What is priming? Wield its secret by learning how it controls you

In regione caecorum rex est luscus - In the land of the blind, the one eyed man is king.  - Desiderius Erasmus

This phrase is often used to convey the idea that even people with limited abilities and opportunities are considered special by those with even fewer capabilities and opportunities. To me, this phrase is particularly relevant to understanding our inability to comprehend our own subconscious thoughts.

Imagine for a moment having an artificial intelligence augment your consciousness. Think J.A.R.V.I.S. from the Iron Man and Avengers movies. It constantly alerts Tony Stark to threats in his environment, giving him real-time information about potential targets and adversaries as well as background information.

How would it feel to have your own J.A.R.V.I.S., always available to assist you?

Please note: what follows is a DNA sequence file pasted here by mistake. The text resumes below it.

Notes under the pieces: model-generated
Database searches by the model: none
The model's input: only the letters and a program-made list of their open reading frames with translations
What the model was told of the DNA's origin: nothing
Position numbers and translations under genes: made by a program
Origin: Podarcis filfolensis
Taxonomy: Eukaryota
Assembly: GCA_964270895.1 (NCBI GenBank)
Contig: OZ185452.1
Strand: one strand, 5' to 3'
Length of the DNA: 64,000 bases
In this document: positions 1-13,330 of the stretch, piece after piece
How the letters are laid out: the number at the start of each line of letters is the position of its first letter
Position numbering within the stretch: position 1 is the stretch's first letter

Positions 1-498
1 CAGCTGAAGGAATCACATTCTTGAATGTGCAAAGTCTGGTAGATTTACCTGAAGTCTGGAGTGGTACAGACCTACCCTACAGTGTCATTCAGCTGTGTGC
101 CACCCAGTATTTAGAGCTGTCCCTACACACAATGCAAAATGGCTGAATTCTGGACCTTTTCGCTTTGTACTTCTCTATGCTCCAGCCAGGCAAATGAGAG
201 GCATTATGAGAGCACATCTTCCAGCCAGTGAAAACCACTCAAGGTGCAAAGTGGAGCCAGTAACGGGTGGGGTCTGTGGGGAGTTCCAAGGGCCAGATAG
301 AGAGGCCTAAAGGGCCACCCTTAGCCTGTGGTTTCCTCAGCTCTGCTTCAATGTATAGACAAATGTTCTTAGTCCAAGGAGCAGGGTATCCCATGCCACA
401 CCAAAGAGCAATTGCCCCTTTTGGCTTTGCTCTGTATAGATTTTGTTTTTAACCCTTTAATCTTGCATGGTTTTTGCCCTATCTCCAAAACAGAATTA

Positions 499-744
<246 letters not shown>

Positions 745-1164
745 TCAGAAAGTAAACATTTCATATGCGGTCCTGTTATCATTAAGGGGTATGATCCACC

What if you knew that this hypothetical AI augmentation would not only provide you with constant updates, but it would also influence and control your thinking and actions, often in ways you wouldn't be aware of? Every single decision you make would be influenced, and your perception of the world would be skewed in ways that you cannot even detect.

How would you feel about such an augmentation? It sounds scary, doesn't it?

Often, the real world is stranger than fiction. We do have such a system in our brains, and it affects and controls us in ways that we don't understand and often can't even detect. We call it associative memory. We benefit from it by automatically retrieving concepts that relate to whatever we are focusing on, but it also results in an effect called priming.

As usual, I began this week by writing as much as I could think of on this subject for 25 minutes. An essay was also contributed by a guest writer: my April self. I discovered I had written a brainstorming essay back in April, so I'll combine the two and then add what I discovered when I mined my notes rather than relying on my feeble remembering self.My AI-augmented version of J.A.R.V.I.S. is much less glamorous and efficient than the movie version, but it still gives me superpowers compared to the old days. My "second brain" is mostly made up of text files linked together using the Obsidian app.